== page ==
I don't have a single picture of her, but I'm not sure I'll ever forget her.
She grew up in our church, her parents having met in the choir in the late 1800s. She lived just off Connecticut Avenue for her entire life, first in the family home she sold some ten years ago and then in a retirement community. She's the only older member I've ever brought a can of Heineken to, sneaking it into the home like a high school student with a fake ID. More often than not, I would find her with the Wall Street Journal and a stack of lottery tickets she had recently scratched. She loved taking a cab over to a nearby hospital where she would listen to music playing in the lobby. She was proud of the outdoor furniture she had bought for the home and furious when all the chairs were taken, leaving her with the option of finding a place to sit inside. She loved her church, though she hadn't been there in more than ten years.
And, I loved her. I always knew she would make me laugh. I always knew I'd be greeted with a generous smile. I always knew she would encourage me by letting me know how she was aware of everything happening at the church since she read the bulletin each week. And, I always knew she would ask me to pray for a sound mind. She was so afraid of losing her mind before her body failed.
Two weeks ago, Nancy's health started to change in different ways. Part of her dignity was removed when her body no longer allowed her to do everything she needed to do. She was so frustrated, but still making her aide and I laugh through it all. It was nearly two weeks ago when she told me she wanted to just go to sleep. "I'm ready to go," she repeated often on each of my last three visits.
She said it again yesterday, waking up for just a minute or two at a time. And even though she didn't speak much yesterday, her sense of humor came shining through once more in her facial expressions.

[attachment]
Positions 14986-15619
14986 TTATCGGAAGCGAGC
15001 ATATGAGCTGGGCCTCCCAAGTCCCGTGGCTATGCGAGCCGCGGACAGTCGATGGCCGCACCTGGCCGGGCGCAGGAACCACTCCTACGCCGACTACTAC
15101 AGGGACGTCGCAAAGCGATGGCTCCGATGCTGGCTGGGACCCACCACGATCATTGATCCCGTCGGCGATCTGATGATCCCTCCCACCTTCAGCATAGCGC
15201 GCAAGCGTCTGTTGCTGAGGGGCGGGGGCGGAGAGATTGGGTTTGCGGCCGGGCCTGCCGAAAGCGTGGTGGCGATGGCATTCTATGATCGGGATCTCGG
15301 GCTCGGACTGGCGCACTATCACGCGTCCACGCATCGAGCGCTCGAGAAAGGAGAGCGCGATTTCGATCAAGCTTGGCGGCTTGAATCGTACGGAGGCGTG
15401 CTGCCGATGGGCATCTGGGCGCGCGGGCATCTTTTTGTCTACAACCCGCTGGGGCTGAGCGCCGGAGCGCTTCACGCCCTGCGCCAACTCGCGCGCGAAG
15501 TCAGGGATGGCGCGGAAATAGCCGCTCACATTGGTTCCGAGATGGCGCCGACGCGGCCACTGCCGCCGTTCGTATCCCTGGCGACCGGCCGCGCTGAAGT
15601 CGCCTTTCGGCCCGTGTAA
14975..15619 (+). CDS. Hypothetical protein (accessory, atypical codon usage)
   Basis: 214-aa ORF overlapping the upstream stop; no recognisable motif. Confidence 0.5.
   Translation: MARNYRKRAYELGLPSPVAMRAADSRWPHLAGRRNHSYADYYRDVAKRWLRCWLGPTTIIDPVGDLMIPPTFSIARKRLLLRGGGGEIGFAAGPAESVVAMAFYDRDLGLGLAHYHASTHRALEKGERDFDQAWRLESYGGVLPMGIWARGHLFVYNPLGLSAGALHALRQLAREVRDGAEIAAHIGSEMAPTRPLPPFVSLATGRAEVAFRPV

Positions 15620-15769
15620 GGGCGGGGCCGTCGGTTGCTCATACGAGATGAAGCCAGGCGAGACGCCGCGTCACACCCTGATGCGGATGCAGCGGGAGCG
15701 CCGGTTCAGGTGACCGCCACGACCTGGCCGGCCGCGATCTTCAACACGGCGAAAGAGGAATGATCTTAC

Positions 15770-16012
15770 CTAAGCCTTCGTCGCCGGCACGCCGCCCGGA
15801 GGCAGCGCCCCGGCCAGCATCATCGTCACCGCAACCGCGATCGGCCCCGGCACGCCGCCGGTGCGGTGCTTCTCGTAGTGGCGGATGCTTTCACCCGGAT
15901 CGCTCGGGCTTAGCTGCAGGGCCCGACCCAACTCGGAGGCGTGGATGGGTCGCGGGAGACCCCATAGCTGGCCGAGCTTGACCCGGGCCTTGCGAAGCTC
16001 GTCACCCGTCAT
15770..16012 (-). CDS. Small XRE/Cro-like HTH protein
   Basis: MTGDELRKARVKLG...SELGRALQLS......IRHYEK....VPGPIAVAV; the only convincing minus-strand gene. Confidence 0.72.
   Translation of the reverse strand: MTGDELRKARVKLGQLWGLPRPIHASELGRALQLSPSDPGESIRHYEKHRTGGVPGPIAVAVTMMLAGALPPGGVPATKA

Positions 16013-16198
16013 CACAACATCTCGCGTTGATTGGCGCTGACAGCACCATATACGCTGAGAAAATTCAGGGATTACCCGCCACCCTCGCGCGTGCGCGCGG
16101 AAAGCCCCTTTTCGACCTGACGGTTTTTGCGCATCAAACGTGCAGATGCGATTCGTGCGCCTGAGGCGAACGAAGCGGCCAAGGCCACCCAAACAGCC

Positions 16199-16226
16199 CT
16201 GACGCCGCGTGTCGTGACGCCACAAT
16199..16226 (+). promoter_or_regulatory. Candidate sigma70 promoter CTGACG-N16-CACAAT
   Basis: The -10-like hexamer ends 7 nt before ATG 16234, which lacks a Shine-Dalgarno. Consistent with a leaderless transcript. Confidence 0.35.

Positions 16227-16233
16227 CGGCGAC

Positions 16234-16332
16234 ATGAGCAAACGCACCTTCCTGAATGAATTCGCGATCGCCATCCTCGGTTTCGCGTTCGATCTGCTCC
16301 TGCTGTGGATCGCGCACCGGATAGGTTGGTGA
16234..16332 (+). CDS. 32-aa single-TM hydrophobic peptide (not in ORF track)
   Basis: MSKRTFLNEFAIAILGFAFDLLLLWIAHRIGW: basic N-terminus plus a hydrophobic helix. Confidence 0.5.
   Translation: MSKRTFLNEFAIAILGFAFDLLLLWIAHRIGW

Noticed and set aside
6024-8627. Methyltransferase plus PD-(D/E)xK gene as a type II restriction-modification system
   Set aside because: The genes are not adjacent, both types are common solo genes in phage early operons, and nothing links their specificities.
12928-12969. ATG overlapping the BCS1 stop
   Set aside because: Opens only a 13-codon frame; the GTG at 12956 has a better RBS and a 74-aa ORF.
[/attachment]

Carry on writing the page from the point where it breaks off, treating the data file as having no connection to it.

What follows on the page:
At the end of my visit, we took hands, her aide holding one hand and me holding the other. We asked God to linger close, to remind Nancy that it was okay to let go and that she was not and would not be alone. When the prayer was over, Nancy said, "Amen." She was with us the entire time.
She took her last breath this morning. Her prayer was answered. My heart both aches and gives thanks at the same time.
And now we plan her celebration of life. There will be party favors - a scratch ticket will be given to each person who attends, with a quarter to make the scratching easy. Perhaps someone will win. But I feel like I already won so much through my relationship with this precious child of God.
Thank you, Nancy, for the privilege of being your pastor. You were truly one of a kind. May you rest in peace and rise in glory.
Thanks be to God.
Thursday, March 16, 2017
"180 over 120," she said, before asking if my blood pressure normally runs high.
"I've never seen it that high," I responded. And I wasn't that concerned. After all, the nurse had just weighed me in a very public area, and I knew what came next. I was about to be asked to undress for a full body exam, something I endure every 90 days with the doctor looking carefully at every inch of my skin while an assistant blows up images of my bare body on a screen. The process has worked. Their discoveries have led to my hearing the words, "It's melanoma," four different times.
With all these things in mind, I sought to put her mind at ease, "My blood pressure always rises in this office." The words worked. She showed me to my exam room and didn't ask to take it again.